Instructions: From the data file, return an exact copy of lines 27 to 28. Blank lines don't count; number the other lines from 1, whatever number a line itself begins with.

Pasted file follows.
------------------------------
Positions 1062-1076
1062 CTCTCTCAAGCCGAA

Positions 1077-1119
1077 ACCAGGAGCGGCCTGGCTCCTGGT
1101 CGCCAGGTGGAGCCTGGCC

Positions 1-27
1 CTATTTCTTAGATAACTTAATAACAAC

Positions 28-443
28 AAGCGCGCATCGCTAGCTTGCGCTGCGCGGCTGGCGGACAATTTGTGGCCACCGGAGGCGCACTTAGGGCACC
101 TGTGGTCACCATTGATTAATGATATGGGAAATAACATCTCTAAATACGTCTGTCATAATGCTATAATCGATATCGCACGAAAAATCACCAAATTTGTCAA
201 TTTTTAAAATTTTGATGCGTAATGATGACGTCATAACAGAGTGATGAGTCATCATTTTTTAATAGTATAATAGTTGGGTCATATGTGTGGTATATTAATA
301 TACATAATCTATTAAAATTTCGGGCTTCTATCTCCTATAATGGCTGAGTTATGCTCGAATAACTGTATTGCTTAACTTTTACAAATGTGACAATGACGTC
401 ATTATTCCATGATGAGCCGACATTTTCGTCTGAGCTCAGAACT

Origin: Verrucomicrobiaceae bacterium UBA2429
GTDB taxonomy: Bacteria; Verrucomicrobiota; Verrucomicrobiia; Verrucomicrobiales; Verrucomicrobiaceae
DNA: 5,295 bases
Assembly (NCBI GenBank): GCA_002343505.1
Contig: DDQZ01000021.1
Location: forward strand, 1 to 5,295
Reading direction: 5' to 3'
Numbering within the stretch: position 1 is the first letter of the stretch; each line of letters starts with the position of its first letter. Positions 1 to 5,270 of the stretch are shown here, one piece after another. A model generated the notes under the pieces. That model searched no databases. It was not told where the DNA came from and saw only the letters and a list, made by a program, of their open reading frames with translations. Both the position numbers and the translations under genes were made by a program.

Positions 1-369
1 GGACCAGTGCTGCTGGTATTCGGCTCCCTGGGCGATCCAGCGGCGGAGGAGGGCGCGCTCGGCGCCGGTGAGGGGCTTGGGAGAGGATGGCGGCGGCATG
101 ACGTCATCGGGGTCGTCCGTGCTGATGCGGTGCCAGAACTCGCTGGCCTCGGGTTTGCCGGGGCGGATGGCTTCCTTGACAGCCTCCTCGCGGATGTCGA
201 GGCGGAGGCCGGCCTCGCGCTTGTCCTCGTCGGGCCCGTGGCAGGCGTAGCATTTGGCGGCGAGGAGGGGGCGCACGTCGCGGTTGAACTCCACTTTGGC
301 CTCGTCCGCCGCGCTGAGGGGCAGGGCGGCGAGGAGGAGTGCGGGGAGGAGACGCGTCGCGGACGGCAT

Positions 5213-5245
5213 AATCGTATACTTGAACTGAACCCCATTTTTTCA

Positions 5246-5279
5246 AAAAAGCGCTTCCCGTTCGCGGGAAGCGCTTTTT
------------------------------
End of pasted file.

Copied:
Positions 5213-5245
5213 AATCGTATACTTGAACTGAACCCCATTTTTTCA